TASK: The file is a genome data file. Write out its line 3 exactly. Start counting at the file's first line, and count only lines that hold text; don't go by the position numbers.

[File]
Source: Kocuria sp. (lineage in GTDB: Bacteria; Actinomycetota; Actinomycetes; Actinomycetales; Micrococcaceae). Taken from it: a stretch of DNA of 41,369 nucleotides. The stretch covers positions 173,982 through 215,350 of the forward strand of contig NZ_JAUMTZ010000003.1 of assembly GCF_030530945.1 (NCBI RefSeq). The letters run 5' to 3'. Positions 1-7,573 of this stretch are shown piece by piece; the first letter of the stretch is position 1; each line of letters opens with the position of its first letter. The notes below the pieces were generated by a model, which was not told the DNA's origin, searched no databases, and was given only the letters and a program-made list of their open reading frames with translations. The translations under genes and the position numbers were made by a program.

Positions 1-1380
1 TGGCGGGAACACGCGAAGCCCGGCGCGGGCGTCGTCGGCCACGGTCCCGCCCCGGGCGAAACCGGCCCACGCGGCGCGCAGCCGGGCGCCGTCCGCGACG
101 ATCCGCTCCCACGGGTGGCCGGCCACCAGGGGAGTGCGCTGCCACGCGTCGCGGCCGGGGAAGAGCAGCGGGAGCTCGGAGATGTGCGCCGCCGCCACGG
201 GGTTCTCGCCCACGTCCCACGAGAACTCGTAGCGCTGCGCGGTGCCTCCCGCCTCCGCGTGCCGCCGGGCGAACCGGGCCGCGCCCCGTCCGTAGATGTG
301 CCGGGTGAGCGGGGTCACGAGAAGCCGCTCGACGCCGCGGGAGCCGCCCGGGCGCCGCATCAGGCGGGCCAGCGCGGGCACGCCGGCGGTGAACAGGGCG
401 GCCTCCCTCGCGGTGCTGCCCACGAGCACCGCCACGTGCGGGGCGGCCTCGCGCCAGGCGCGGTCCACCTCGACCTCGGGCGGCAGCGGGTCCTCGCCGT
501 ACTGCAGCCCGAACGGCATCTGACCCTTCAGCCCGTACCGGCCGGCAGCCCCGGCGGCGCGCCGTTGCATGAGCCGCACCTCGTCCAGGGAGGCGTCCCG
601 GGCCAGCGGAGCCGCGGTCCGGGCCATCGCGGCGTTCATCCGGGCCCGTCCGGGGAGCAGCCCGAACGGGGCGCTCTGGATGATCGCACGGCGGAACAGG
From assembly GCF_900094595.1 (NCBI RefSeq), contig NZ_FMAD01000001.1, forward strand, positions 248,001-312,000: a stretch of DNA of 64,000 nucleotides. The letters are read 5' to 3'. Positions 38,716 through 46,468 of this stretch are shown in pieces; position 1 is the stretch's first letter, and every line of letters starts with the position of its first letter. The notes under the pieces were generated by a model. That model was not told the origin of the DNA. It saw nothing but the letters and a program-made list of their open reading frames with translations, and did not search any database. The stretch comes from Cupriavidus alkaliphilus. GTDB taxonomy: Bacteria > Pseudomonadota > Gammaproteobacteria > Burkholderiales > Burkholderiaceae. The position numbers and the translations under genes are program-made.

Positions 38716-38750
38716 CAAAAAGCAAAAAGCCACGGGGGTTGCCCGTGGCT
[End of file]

1 TGGCGGGAACACGCGAAGCCCGGCGCGGGCGTCGTCGGCCACGGTCCCGCCCCGGGCGAAACCGGCCCACGCGGCGCGCAGCCGGGCGCCGTCCGCGACG